Brain imaging studies have shown structural and functional abnormalities in people with psychosis in the connections between the cortex and the thalamus, the major waystation for incoming sensory information and a critical regulator of cortical activity. A new study shows that those differences are not present during development, but that the integrity of the connections is compromised in youth with psychosis spectrum symptoms.
“This work provides insight into the fundamental changes occurring over development in white matter connections linking the thalamus and cortex, and how developmental patterns differ in youth with psychosis spectrum symptoms at risk for developing a psychotic disorder,” said lead author, Suzanne Avery, Ph.D., Vanderbilt University Medical Center, Nashville, TN, of the study that appears in Biological Psychiatry: Cognitive Neuroscience and Neuroimaging.
White matter refers to parts of the brain made up of fatty, myelinated axons, which send information across wide-ranging brain areas. Myelin is generated in non-neuronal glial cells that wrap around neuronal axons as insulation to speed signaling. Disruption in white matter structure has been seen in the brains of people with psychosis and is hypothesized to play a role in cognitive deficits.
For the current study, Dr. Avery and colleagues examined data from 1,144 participants aged 8 to 22 years old; 316 were typically developing whereas the rest had psychosis spectrum symptoms or some other psychopathology.
Dr. Avery said, “Somewhat surprisingly, our findings show that white matter structural tracts are relatively stable throughout typical development and are similar in children at higher risk for psychosis, suggesting the structural deficits we find often detected in psychosis patients may have occurred later, near the onset of illness, or may be limited to only those individuals who will go on to develop a psychotic disorder.”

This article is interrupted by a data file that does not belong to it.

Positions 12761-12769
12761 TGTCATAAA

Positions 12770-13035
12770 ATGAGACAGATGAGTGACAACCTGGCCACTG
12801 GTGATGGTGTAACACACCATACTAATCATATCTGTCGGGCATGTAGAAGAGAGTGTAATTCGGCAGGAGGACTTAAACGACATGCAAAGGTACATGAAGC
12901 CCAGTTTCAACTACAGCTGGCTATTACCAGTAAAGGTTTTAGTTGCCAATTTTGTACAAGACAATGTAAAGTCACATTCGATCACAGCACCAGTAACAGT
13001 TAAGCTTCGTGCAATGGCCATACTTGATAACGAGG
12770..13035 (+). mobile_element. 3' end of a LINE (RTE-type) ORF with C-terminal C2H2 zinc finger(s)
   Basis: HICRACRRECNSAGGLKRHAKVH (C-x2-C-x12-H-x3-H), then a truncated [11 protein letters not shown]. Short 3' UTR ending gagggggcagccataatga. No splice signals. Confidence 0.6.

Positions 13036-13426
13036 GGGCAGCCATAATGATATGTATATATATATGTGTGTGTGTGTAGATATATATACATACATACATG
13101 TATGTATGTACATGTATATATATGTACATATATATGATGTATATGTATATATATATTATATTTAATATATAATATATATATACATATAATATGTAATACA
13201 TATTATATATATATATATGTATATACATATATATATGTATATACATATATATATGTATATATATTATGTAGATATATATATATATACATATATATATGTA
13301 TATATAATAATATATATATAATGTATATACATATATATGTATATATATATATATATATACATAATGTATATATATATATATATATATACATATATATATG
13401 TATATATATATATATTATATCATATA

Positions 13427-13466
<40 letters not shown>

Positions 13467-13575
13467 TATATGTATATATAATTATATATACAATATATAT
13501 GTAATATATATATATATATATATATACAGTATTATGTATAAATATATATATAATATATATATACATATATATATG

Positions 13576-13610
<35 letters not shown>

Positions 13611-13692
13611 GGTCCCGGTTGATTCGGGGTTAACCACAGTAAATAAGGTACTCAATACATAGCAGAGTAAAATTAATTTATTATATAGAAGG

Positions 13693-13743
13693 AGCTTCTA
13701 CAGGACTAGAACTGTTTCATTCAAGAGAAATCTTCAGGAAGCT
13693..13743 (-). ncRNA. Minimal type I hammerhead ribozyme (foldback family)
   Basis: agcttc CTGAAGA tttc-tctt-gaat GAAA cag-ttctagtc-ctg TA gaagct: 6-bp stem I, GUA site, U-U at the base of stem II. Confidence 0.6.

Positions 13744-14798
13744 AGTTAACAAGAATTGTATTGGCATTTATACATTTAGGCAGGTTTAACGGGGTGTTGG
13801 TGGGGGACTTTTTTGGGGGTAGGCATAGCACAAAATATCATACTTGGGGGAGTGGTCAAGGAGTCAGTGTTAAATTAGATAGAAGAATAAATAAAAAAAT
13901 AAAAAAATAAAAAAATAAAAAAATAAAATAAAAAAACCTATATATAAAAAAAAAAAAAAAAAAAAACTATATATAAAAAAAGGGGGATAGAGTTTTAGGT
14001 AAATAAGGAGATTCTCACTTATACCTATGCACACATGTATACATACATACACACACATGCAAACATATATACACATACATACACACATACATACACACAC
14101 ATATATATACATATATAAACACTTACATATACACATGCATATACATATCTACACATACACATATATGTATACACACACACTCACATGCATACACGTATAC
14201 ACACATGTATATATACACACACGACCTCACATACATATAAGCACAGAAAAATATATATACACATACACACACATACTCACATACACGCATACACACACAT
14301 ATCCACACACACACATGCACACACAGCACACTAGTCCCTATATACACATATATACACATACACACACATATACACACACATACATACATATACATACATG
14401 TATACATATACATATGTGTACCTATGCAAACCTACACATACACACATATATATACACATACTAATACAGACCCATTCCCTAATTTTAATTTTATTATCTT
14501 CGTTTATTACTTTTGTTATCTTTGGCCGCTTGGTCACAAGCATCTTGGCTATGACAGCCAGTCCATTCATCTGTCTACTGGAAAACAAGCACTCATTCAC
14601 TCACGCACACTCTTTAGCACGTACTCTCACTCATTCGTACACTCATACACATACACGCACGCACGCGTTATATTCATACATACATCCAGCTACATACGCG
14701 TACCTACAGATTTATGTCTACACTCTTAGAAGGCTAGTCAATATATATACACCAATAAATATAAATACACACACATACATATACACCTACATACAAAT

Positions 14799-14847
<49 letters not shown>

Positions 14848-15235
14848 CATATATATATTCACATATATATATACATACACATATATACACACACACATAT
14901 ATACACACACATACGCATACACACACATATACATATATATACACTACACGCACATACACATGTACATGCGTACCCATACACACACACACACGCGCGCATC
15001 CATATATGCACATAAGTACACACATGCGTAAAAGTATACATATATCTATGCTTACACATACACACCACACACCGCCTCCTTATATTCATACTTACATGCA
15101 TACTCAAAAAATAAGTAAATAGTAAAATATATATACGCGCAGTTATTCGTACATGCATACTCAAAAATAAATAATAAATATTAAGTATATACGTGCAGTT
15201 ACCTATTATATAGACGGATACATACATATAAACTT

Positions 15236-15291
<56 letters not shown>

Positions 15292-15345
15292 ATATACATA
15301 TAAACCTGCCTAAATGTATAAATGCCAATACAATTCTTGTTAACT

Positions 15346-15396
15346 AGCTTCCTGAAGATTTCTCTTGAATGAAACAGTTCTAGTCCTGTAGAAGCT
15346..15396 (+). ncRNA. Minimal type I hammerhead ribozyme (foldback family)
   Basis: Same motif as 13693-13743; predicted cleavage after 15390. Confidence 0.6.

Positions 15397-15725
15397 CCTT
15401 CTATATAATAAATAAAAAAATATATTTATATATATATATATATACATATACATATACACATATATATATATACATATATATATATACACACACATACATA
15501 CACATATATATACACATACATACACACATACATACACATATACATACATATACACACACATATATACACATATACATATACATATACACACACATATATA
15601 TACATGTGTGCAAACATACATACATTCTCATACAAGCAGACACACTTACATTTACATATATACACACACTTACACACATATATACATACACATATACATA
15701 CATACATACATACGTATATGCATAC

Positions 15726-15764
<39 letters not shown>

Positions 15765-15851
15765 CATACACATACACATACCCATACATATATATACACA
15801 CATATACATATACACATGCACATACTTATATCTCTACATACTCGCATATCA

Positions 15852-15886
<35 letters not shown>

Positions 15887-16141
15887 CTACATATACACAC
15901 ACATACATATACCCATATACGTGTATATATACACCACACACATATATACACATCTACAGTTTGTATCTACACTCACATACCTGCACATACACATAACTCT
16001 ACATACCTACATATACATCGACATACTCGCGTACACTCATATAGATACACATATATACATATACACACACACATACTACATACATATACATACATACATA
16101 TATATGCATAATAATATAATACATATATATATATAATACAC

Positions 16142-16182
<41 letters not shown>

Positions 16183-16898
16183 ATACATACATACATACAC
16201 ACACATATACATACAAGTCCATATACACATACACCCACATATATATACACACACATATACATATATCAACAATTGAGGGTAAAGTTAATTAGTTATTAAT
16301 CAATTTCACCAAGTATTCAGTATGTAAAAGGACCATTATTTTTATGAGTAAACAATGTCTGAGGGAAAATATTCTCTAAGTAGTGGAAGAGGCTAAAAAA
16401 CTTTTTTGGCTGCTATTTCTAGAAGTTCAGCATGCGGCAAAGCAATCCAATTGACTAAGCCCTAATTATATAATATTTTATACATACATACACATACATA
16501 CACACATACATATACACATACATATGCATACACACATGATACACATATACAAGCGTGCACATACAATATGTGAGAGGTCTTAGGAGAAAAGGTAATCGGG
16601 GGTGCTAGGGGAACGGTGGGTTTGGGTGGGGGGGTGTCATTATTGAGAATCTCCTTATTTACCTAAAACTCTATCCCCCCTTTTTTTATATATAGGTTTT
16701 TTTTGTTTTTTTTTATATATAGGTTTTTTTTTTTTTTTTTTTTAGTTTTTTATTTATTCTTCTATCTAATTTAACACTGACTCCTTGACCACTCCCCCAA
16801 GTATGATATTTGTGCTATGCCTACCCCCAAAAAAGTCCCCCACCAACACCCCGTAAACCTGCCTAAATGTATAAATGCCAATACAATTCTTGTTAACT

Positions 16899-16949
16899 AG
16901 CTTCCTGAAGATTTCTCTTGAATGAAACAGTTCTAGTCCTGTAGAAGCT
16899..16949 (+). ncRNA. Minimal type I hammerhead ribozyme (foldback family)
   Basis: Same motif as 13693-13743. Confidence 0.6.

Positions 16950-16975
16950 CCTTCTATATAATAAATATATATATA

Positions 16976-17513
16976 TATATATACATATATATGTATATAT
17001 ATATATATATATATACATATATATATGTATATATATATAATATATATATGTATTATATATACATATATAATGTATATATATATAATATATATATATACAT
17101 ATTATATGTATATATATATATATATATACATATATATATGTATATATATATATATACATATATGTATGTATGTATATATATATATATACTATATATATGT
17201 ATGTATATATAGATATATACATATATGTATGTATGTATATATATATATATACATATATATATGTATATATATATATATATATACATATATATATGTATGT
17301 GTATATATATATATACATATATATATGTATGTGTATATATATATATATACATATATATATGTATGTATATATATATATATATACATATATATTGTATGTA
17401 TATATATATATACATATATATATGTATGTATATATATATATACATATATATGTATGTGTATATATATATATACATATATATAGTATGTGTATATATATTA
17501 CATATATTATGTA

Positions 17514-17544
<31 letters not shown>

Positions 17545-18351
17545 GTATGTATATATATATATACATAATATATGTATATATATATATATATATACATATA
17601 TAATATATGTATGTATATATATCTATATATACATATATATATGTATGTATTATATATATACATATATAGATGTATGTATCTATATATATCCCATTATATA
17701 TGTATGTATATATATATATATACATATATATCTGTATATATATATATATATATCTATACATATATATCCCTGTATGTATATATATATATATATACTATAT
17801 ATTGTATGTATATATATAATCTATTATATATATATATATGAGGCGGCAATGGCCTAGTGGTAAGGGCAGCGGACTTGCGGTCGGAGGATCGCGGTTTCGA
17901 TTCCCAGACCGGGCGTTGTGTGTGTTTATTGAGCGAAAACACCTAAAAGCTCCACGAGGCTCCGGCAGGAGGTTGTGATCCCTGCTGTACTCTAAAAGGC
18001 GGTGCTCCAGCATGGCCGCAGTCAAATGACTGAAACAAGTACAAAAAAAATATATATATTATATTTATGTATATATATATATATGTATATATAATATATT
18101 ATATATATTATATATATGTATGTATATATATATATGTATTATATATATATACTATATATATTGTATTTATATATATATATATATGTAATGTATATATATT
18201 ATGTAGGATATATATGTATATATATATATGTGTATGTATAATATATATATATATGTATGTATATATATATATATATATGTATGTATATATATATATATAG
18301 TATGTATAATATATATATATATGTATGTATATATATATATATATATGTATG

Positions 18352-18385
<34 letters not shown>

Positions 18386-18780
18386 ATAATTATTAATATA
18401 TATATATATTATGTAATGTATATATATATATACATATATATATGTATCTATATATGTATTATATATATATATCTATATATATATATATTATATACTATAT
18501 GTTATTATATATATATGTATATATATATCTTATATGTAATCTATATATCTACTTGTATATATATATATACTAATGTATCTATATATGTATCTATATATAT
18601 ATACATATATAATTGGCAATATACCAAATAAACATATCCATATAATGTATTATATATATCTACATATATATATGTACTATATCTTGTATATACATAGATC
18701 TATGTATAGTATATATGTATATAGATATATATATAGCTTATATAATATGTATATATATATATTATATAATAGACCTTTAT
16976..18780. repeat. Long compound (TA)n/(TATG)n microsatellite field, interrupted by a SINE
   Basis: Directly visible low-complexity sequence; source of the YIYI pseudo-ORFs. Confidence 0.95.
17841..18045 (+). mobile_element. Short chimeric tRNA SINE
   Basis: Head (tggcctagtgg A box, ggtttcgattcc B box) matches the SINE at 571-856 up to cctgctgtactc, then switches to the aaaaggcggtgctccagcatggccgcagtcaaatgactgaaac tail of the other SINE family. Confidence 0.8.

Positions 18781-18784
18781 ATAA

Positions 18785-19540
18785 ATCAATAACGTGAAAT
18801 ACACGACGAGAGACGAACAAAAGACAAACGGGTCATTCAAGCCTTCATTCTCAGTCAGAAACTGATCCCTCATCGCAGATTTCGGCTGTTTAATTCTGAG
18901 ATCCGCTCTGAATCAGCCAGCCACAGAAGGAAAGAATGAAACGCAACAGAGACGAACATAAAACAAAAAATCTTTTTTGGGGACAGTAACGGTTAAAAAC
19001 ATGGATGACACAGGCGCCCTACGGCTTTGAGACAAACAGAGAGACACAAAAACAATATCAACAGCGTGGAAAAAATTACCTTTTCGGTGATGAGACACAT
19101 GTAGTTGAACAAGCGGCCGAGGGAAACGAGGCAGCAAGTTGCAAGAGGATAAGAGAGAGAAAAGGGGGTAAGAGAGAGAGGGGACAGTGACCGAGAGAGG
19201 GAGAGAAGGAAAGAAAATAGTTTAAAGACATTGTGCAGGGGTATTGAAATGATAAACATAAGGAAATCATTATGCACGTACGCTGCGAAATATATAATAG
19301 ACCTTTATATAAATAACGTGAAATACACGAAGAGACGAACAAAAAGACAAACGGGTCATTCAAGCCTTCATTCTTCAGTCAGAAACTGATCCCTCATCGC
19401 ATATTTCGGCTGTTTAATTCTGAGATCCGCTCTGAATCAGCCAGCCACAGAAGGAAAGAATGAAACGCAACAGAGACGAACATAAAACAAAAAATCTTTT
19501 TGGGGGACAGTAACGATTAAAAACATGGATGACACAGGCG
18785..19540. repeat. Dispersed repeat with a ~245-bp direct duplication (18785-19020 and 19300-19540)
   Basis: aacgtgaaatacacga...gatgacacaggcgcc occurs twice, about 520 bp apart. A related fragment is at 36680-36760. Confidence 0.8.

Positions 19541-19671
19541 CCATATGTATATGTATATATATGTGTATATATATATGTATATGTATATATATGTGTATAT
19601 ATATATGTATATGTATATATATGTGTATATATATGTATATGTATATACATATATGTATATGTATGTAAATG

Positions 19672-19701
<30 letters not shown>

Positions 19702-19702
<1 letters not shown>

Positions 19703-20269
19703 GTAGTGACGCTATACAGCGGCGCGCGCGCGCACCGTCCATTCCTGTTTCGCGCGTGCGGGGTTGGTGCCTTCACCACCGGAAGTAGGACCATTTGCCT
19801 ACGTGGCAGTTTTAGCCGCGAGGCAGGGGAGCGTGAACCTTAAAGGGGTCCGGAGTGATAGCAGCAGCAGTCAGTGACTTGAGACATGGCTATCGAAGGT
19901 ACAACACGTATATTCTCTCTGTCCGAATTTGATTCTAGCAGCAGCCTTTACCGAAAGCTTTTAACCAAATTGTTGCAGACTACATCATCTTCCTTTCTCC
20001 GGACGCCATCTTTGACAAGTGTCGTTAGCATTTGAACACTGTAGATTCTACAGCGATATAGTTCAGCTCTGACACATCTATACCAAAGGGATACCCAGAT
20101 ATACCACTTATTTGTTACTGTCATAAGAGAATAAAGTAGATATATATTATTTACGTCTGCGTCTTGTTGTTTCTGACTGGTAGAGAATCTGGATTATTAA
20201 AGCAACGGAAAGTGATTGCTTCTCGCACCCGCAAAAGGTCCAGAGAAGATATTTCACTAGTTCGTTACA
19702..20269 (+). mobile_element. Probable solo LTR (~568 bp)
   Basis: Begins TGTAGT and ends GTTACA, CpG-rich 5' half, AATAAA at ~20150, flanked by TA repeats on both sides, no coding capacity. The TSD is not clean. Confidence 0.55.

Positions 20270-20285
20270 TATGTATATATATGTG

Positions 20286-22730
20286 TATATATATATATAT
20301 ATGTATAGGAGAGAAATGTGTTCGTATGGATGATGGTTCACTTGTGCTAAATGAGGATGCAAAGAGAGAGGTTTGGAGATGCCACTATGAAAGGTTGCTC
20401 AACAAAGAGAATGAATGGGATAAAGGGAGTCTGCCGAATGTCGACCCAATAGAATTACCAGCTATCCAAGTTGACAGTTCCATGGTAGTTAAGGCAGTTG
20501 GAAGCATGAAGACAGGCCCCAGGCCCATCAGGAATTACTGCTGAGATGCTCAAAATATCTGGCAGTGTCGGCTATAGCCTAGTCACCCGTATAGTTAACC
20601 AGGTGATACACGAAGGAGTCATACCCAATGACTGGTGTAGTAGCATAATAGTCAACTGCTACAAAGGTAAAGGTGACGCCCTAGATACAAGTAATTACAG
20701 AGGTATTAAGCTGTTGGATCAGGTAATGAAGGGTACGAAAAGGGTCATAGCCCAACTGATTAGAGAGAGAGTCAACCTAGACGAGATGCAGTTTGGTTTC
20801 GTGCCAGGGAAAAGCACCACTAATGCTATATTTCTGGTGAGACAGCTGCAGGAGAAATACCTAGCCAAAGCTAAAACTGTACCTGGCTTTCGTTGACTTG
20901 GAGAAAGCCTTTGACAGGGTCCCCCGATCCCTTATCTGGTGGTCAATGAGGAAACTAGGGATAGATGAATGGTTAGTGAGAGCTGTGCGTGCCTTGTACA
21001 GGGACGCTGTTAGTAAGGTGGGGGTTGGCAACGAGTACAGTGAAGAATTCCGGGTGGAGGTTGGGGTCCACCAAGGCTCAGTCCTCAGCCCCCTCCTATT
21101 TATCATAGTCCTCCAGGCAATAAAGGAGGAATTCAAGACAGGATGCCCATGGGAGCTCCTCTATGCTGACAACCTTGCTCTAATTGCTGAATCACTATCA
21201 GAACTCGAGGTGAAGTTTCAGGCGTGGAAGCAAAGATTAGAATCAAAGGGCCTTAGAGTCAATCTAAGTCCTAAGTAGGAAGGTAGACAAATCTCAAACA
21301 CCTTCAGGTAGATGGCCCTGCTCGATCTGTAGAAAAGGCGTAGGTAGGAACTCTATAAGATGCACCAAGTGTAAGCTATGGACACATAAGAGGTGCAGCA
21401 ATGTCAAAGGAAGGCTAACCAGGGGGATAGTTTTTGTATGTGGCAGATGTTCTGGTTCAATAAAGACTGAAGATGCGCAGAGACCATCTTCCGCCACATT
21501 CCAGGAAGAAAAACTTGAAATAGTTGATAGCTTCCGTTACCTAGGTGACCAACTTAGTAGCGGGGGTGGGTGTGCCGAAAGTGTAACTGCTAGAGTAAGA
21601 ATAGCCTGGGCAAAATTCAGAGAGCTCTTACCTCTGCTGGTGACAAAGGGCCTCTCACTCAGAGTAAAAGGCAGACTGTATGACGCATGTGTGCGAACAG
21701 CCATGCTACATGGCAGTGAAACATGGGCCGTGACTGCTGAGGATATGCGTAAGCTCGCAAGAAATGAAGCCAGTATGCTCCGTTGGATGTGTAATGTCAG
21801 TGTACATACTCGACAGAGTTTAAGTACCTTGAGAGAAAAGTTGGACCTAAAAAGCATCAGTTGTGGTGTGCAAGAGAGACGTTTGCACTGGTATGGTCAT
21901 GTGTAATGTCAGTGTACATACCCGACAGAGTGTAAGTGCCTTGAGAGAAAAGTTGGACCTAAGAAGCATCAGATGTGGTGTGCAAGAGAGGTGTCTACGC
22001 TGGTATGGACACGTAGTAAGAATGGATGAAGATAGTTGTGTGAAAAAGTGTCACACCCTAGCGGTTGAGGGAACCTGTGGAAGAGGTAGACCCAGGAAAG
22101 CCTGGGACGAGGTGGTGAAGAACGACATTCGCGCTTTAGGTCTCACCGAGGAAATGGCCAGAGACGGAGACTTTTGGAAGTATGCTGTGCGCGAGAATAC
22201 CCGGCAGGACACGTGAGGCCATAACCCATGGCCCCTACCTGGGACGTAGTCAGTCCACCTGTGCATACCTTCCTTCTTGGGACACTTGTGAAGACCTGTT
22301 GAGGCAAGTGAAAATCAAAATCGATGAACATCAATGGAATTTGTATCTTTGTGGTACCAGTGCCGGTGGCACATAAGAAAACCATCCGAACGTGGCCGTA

However, when the authors examined the white matter at a microstructural level, she said, “we found that the microstructural integrity of white matter tracts increases substantially over development, particularly in tracts linking the thalamus to the prefrontal and posterior parietal cortex.” Moreover, structural integrity of these tracts was lower in children exhibiting psychosis spectrum symptoms and was associated with cognitive function.
“This suggests a critical role for abnormal developmental processes, such as deficits in white matter myelination, in the risk for both cognitive deficits and psychosis,” Dr. Avery added. “This work could have implications for the early detection and treatment of children at risk for developing a psychotic illness. Novel therapeutic approaches should target mechanisms that increase myelination, as hypomyelination may increase cognitive deficits and risk for worsening psychosis symptoms.”
Cameron Carter, MD, Editor of Biological Psychiatry: Cognitive Neuroscience and Neuroimaging, said, “This important study complements the authors’ previous work on functional connectivity in the thalamocortical tracts in psychosis, mapping out a functional brain anatomy of these serious and distressing symptoms. It also places them in a developmental context and takes us a step closer to understanding the mechanisms underlying serious mental illness and suggests new venues for prevention and treatment.”